Taking shelter: Group organizing to care for animals

Taking shelter: Group organizing to care for animals
Taking shelter: Group organizing to care for animals | Taking shelter: Group organizing to care for animals
By KEVIN BOWDEN
Staff Reporter
Work is continuing on the establishment of a new animal shelter that would serve all of Obion County.
Organizers met Sunday afternoon, for the second time in the past month, to discuss the proposed animal shelter.
Sunday’s meeting lasted more than three hours and was highlighted by the attendance of Weakley County animal rights activists Josh and Pauleen Pool, with Native Way Society for the Prevention of Cruelty to Animals.
They deal primarily with animal cruelty law enforcement but agreed Sunday to work with local volunteers on designing a new animal shelter.
The volunteer group has secured the architectural layouts, as well as photographs, of animal shelters in Dyersburg and Hopkinsville, Ky. The shelter in Dyersburg is housed in a quonset hut and is subsidized by funding from Dyer County and the three incorporated cities in Dyer County.
The Hopkinsville shelter is a state-of-the-art facility that was built in 2001 at a cost of about $400,000. The shelter is managed by four full-time workers, six part-time employees and volunteers.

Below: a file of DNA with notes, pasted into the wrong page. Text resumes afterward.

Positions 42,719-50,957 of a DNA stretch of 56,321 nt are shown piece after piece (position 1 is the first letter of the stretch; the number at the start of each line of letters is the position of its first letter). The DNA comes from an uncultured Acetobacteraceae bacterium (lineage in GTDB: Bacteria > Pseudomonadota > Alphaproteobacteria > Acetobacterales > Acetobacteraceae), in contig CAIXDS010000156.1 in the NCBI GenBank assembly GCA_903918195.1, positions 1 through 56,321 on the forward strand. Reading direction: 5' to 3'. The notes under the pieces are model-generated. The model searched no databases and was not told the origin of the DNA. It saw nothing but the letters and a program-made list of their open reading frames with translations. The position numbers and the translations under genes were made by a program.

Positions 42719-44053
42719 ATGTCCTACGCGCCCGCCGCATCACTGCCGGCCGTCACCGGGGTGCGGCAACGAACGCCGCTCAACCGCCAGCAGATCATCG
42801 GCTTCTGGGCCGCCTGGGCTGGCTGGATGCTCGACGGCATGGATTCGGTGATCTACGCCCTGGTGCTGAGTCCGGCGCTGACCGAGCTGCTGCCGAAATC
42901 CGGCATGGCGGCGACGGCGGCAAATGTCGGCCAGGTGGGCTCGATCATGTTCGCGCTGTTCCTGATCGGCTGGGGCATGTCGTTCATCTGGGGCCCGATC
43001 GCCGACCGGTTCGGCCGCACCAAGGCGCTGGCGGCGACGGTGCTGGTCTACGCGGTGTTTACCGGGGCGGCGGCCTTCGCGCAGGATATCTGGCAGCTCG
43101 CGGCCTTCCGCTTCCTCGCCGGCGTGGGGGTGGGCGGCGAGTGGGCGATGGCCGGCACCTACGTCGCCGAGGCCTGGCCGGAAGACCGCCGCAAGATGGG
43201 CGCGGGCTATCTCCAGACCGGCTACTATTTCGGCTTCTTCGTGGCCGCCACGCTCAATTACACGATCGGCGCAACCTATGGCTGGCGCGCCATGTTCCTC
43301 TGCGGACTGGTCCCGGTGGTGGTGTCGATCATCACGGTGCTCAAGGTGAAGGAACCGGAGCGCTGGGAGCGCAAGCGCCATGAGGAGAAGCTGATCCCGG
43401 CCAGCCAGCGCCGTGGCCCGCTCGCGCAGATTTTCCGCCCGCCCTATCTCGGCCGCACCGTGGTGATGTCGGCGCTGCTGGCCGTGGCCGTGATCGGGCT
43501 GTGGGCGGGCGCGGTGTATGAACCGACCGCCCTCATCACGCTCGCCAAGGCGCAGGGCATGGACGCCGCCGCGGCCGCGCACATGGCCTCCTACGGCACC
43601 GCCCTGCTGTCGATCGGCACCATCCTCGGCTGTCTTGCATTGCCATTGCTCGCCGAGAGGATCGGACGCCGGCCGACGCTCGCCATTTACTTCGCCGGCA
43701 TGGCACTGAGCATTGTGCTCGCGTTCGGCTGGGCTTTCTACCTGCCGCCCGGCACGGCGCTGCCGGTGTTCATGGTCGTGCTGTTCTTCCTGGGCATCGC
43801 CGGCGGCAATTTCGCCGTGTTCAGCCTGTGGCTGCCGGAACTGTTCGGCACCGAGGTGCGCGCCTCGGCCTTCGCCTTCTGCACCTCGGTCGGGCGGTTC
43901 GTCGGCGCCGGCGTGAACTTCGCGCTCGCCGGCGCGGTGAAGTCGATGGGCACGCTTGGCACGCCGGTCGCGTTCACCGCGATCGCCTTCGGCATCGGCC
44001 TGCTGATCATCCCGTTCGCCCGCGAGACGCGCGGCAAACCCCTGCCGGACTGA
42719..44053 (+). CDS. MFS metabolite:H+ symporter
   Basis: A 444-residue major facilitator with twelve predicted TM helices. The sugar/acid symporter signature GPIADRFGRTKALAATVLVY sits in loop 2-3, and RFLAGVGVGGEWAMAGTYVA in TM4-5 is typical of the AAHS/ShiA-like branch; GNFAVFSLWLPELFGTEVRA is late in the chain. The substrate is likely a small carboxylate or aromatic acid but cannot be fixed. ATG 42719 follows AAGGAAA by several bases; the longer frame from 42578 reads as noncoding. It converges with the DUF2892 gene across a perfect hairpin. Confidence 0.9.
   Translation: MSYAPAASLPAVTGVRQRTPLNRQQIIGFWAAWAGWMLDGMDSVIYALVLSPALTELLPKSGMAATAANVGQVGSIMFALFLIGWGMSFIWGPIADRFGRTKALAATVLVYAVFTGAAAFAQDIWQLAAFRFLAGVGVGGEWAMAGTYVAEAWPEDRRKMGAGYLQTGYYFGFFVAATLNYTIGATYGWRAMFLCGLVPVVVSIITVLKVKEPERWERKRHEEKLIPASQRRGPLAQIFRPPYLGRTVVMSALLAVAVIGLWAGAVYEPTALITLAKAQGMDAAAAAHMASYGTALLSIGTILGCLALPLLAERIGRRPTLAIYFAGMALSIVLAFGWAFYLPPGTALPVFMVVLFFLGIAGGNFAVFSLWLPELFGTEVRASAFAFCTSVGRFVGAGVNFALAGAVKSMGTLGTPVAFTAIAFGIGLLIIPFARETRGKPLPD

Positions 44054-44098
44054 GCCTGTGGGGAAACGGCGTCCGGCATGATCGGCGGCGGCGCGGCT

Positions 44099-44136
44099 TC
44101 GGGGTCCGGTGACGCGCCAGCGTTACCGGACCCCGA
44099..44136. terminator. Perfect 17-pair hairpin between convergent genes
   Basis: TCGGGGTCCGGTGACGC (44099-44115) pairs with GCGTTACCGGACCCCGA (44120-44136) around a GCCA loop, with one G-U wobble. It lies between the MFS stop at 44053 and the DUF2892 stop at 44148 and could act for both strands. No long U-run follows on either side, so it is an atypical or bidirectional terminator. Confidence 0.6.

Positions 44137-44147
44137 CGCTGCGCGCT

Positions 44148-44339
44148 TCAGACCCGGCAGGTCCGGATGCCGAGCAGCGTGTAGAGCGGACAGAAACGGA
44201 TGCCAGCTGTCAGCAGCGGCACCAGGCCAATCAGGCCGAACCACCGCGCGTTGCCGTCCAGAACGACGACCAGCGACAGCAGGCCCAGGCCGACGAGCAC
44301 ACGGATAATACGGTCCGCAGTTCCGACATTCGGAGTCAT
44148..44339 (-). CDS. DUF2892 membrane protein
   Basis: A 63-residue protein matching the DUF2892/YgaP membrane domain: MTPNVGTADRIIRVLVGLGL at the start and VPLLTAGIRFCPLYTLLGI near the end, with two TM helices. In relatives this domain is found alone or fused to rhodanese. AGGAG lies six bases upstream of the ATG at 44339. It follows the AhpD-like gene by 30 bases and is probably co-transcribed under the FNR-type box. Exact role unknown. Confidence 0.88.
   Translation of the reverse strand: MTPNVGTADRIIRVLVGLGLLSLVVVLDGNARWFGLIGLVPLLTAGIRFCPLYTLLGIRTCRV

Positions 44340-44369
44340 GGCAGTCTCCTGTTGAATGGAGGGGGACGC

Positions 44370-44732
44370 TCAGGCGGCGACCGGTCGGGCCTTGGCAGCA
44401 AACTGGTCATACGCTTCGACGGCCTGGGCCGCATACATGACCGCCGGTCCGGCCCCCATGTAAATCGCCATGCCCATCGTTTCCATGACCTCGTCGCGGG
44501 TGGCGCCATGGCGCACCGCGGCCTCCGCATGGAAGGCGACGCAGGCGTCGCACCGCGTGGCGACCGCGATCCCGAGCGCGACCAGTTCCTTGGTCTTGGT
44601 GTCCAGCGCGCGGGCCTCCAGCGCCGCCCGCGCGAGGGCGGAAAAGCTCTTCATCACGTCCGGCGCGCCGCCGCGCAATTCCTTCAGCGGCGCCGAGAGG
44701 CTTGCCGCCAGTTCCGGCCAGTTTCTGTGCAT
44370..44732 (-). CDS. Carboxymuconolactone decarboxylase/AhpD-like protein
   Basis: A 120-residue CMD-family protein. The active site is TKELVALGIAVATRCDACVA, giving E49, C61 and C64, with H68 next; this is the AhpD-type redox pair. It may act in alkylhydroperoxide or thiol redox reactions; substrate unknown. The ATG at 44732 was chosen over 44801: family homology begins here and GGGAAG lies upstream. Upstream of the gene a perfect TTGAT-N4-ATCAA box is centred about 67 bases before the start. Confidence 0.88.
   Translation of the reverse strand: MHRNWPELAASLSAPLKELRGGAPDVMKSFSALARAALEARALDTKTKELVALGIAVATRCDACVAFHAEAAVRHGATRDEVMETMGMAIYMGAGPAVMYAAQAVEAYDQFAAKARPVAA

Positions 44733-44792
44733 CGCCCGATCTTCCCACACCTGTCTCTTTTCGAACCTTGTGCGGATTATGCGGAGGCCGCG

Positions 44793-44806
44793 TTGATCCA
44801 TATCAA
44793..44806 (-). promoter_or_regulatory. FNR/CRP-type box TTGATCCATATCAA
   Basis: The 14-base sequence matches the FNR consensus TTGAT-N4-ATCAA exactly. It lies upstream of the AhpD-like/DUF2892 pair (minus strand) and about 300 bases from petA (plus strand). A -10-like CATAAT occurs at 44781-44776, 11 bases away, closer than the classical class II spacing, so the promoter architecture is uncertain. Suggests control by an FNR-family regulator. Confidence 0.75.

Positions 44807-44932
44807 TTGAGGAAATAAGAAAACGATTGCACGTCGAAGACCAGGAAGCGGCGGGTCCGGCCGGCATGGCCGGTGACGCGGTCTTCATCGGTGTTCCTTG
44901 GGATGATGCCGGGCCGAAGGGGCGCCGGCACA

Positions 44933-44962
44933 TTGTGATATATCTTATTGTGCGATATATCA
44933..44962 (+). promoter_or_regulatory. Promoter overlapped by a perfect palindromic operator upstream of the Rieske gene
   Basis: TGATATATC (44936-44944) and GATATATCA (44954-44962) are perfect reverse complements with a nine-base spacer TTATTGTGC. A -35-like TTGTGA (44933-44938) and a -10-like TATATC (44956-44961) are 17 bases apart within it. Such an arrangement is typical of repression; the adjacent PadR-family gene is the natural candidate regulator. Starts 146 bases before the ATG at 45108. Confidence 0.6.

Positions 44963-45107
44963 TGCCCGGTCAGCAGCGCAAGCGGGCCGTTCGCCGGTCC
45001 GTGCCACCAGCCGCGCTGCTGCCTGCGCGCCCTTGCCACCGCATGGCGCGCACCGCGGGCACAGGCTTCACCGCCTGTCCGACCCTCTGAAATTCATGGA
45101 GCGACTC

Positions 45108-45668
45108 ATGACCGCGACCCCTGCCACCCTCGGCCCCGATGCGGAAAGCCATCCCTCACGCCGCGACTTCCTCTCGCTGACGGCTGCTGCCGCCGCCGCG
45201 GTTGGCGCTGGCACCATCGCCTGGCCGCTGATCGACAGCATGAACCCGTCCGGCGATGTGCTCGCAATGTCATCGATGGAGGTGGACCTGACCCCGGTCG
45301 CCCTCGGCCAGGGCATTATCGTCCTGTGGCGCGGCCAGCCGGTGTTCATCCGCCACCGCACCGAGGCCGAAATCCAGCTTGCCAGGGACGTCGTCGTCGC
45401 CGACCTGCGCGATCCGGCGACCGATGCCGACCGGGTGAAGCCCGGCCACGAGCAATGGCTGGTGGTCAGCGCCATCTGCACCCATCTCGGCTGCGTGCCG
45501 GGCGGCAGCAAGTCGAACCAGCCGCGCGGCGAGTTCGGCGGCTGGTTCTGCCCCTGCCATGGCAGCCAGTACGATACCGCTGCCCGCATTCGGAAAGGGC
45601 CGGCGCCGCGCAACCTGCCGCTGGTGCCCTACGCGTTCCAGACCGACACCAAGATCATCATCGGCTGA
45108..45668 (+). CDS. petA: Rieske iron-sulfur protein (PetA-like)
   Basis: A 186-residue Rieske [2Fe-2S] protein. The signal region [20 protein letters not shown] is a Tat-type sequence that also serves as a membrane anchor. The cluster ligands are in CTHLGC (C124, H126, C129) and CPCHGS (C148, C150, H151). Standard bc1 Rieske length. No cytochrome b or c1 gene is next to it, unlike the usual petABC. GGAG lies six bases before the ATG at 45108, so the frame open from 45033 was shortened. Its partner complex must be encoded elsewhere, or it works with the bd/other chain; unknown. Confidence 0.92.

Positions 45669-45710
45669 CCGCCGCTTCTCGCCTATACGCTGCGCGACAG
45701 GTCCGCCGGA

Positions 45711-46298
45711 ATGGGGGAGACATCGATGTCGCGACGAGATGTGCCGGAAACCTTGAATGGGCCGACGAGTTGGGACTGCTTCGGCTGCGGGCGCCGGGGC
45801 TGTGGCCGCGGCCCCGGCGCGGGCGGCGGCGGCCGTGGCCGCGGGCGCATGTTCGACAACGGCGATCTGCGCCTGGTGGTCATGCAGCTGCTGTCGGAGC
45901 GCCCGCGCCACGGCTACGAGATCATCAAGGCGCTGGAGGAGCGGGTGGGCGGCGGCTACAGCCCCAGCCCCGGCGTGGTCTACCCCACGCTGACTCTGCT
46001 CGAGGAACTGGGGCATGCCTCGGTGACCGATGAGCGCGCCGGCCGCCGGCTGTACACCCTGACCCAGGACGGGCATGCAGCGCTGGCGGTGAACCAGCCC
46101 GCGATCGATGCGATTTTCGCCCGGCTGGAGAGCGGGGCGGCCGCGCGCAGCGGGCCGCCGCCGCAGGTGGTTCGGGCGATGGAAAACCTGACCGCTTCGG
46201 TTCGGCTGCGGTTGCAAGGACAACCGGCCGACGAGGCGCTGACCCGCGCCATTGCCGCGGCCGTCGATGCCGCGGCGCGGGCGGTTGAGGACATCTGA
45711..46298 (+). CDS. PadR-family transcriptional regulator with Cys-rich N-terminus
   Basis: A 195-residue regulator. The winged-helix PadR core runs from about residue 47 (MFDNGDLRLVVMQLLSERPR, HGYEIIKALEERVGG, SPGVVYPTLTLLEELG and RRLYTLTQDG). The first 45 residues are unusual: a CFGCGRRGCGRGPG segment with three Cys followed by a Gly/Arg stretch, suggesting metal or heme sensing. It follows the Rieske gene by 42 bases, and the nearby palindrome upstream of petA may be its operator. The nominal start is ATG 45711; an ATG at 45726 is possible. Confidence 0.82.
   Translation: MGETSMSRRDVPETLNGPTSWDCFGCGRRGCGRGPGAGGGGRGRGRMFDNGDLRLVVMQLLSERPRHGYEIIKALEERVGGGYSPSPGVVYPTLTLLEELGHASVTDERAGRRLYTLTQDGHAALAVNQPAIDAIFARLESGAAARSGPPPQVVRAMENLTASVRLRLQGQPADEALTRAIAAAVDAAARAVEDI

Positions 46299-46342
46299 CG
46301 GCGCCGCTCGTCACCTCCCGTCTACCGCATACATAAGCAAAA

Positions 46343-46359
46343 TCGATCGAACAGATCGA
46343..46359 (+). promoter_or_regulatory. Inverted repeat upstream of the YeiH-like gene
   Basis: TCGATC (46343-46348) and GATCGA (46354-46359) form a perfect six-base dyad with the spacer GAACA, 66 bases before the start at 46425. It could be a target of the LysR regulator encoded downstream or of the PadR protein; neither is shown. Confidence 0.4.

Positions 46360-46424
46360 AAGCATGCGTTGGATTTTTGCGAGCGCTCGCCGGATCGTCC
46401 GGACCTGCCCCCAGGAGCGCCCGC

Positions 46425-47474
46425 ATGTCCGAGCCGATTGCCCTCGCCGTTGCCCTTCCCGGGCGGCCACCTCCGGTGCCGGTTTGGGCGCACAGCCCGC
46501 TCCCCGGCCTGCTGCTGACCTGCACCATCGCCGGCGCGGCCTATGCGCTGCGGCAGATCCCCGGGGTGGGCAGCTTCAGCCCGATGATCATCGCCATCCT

“They have an extremely good facility,” Tack Simmons said about the Christian County Regional Animal Shelter.
He is working with Pudge-N-Pals volunteers Sue and Laura Archer on the local animal shelter project. Also involved in the animal shelter project is Doris Tanner.
So far, the local animal shelter project is strictly in the discussion phase as organizers work on how to finance the project, where to locate the shelter and how to ensure the project is a success. The group does not have a formal name or any officers.
It is the consensus of the volunteer group that the shelter should be centrally located in Obion County, which means the group is looking at the Troy area.
Pool recommended a 60- to 100-pen facility that would include a central administrative facility and kennel runs with outdoor access. The main facility will need to have an intake area, offices, an isolation area, a laundry and cleaning room. He said the facility should also contain an area where animals could be checked out and treated as they are brought in.
He is proposing the construction of a main building flanked by dog pens built using welded wire panels.
“This, in my opinion, is the most economical way to build a shelter,” Pool said Sunday.
He also recommended the group work on establishing a countywide dog licensing ordinance, with the money from licenses used to help finance the animal shelter.
The group is considering a commercial building in Troy and is also looking for someone to donate a piece of property in the Troy area that could be used for an animal shelter. Pool is expected to have a shelter design and cost estimates by the time the group meets again in two weeks.
Published in The Messenger 2.21.12

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